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Oil-for-Food Background Information


Introductory remarks by Benon V. Sevan
Executive Director of the Iraq Programme

Security Council Consultations

21 May 1999

The Security Council has before it two reports from the Secretary-General regarding the humanitarian programme established by resolution 986 (1995) of 14 April 1995 and successive resolutions. The first is the two-year review and assessment of the implementation of the programme (S/1999/481), and the second is the report submitted pursuant to paragraph 6 of Council resolution 1210 (1998), namely, the 180-day report on the current phase V (S/1999/573).

I do not believe that there is need to further elaborate the Secretary-General's observations and recommendations contained in the reports before the Council.

The Secretary-General's supplementary report in February of last year (S/1998/90) contained a range of recommendations for improving the programme, which were endorsed by the Council in resolution 1153 (1998).

However, over both phase IV and phase V, oil revenues have not come close to the ceiling of $5.2 billion authorized. In phase V - the final revenue figure will be $3.8 billion - still $1.4 billion below the ceiling. For phases IV and V combined, the deficit in terms of spending on the humanitarian programme is more than $2.5 billion dollars -- and well over $3 billion dollars, if I take into account the need to fund oil industry spare parts and equipment.

I make this point to underline the fact that the recent upward trend in the price of oil has not solved the difficulties encountered in meeting the objectives of the programme. This programme is still seriously short of the revenue required to meet its objectives.

Nonetheless, there is no doubt that a significant development since the consideration of the 90-day report of the Secretary-General (S/1999/187) has been the increase in the price of Iraqi oil - it has gone from around $8.60 barrel to a high of $15.60 a barrel. In his report on the two-year review, the Secretary-General rightly cautioned against any over-optimism on this point - and the oil market quickly underlined his point, as the price of Iraqi oil dropped back to $13 a barrel yesterday. The message is loud and clear - we cannot make any safe assumptions about future revenue. There remains a compelling need to take every possible measure which could increase Iraq's capacity to produce oil for export.

The increase in phase V revenues, resulting from the sharp increase in the price of oil in the past three months, has been most welcome and has enabled my office to clear much of the backlog in approved but unfunded contract applications. Contracts in the electricity, water and sanitation, and agriculture sectors have been the main beneficiaries.

There are a number of measures which, though small, if taken together would have a significant impact on the efficiency of this programme. Most are contained in the report of the Secretary-General on the two-year review and others are already familiar from previous reports of the Secretary-General. Once again, I should like to appeal, on behalf of the Secretary-General, that the Security Council Committee established by resolution 661 (1990) endorse the proposal submitted by the Office of the Iraq Programme, on 11 February 1999, regarding the reimbursement of funds from the ESC (13 per cent) account to the ESB (53 per cent) account. As you will note from the tables I am circulating for the information of the Council, as of yesterday, the total amount awaiting reimbursement from the 13 per cent to the 53 per cent account had reached $280,075,055.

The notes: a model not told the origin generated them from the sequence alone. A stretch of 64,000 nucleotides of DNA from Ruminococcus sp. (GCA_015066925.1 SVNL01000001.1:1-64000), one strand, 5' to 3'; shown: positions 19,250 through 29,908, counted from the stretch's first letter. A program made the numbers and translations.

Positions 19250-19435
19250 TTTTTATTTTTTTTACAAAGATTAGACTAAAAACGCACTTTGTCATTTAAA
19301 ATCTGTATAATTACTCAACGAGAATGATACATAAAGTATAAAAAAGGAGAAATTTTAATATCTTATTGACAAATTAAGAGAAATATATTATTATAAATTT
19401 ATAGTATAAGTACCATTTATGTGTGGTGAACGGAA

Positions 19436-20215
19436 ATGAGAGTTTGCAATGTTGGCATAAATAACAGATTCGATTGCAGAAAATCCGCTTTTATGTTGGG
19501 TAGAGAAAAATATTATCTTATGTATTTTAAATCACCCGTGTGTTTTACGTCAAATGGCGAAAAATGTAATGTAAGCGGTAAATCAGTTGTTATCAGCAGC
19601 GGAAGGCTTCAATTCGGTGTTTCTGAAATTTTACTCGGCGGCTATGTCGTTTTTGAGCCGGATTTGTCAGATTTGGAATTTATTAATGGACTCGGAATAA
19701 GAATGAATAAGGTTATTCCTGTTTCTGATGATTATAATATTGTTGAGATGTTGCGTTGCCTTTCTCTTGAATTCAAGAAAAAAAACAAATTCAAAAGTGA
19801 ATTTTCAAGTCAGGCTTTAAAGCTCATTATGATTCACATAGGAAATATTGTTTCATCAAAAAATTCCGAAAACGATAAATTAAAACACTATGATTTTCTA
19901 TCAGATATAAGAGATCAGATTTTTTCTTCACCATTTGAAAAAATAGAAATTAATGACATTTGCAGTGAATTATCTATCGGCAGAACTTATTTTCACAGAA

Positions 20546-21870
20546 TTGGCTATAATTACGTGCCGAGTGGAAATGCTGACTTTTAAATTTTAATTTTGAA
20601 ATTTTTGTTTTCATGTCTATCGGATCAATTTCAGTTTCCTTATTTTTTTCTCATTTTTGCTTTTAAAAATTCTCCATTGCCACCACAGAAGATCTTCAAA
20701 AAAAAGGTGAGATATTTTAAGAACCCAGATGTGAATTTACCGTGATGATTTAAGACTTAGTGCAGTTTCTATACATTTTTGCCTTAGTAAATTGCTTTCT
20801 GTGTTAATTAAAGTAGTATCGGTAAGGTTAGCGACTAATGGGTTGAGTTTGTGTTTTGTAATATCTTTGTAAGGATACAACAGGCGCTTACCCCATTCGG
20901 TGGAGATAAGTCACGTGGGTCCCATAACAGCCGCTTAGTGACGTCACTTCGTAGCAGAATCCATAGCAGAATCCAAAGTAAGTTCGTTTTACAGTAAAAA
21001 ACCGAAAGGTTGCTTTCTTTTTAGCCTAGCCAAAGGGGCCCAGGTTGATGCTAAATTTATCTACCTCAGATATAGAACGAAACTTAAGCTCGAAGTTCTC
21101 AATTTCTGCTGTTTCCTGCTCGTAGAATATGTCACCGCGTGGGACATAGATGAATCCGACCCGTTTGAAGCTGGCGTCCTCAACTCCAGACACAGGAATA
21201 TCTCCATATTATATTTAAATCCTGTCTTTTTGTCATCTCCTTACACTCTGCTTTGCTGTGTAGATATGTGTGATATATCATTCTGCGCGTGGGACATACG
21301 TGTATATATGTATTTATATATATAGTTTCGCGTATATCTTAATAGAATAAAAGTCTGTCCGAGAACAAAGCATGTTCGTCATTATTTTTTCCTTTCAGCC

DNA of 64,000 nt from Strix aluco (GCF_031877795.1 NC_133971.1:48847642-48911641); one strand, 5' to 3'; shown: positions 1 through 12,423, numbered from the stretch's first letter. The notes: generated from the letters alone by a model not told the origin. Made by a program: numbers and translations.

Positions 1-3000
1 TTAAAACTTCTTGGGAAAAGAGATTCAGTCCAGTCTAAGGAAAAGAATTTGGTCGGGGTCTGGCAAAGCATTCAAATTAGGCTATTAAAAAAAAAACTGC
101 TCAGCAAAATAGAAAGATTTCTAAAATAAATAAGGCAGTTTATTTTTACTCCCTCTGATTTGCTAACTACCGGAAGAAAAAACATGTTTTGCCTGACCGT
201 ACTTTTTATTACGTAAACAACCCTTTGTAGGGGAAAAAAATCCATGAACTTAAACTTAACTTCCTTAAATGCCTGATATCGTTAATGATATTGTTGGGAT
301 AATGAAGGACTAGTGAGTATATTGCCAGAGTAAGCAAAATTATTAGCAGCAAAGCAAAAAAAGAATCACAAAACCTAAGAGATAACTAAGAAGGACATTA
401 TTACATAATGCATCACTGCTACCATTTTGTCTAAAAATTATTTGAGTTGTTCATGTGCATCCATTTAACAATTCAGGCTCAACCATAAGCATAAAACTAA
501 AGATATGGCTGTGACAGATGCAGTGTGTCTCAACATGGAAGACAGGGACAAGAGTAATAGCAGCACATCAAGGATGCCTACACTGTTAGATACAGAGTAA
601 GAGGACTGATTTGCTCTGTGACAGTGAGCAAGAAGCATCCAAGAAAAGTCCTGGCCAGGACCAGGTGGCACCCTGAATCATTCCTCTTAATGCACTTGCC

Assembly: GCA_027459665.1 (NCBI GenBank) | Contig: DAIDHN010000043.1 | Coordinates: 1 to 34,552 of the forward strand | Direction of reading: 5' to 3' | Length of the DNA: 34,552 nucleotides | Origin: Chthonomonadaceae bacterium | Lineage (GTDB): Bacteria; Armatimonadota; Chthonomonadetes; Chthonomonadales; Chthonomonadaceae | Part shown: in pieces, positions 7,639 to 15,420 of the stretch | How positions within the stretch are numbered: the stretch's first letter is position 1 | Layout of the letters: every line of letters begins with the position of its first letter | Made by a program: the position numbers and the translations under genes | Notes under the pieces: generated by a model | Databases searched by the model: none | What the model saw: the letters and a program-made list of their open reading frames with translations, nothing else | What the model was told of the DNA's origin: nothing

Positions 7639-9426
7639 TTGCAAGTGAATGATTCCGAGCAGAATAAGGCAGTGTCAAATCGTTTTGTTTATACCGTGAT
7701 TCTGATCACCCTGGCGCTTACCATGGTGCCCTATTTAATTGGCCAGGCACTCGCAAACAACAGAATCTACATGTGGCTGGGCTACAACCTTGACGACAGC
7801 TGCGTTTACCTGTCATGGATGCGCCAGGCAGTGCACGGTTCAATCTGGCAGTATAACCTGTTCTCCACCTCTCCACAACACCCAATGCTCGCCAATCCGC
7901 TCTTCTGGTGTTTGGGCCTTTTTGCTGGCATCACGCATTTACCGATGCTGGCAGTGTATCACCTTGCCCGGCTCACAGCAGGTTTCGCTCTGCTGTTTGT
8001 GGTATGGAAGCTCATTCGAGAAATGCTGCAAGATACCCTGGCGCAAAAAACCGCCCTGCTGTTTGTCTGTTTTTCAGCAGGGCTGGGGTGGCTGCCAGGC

On 13 May 1999, the Secretary-General approved the revised part seven of the distribution plan for phase V, concerning telecommunications (S/1999/559). As we have reported before, the lack of effective voice and data communications poses a serious obstacle to the effective and timely distribution of the humanitarian supplies purchased under this programme. The first applications for this sector will be distributed in the next few days.

With regard to the situation of storage of medical supplies and equipment, I should like to inform the Council that the United Nations is working closely with the authorities concerned to address the difficulties encountered.

On an informal basis, my colleagues in Iraq have been discussing with their technical counterparts the preparation of the next distribution plan. Although we hope that the extension of the programme will take place smoothly, following a decision by the Security Council, we do not take it for granted. We have noted a certain increase in the stridency of statements regarding the future of the programme, which may signal difficulties ahead.

In closing, I should like to emphasize that any assessment of the implementation of the humanitarian programme should bear in mind its mandate. This is a programme established by the Security Council under Chapter VII of the Charter, as a temporary measure to provide for the humanitarian needs of the Iraqi people, until the fulfilment by Iraq of the relevant Council resolutions. As the Secretary-General has stated in his report of the two-year review, the programme pursuant to resolution 986 (1995) cannot - and was never meant to - meet all the humanitarian needs of the Iraqi people, nor can it restore Iraq's economic and social infrastructure to pre-1990 levels.

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Status of Reimbursement of the 53% account from the 13% account
as at 20 May 1999

Amounts to be reimbursed





























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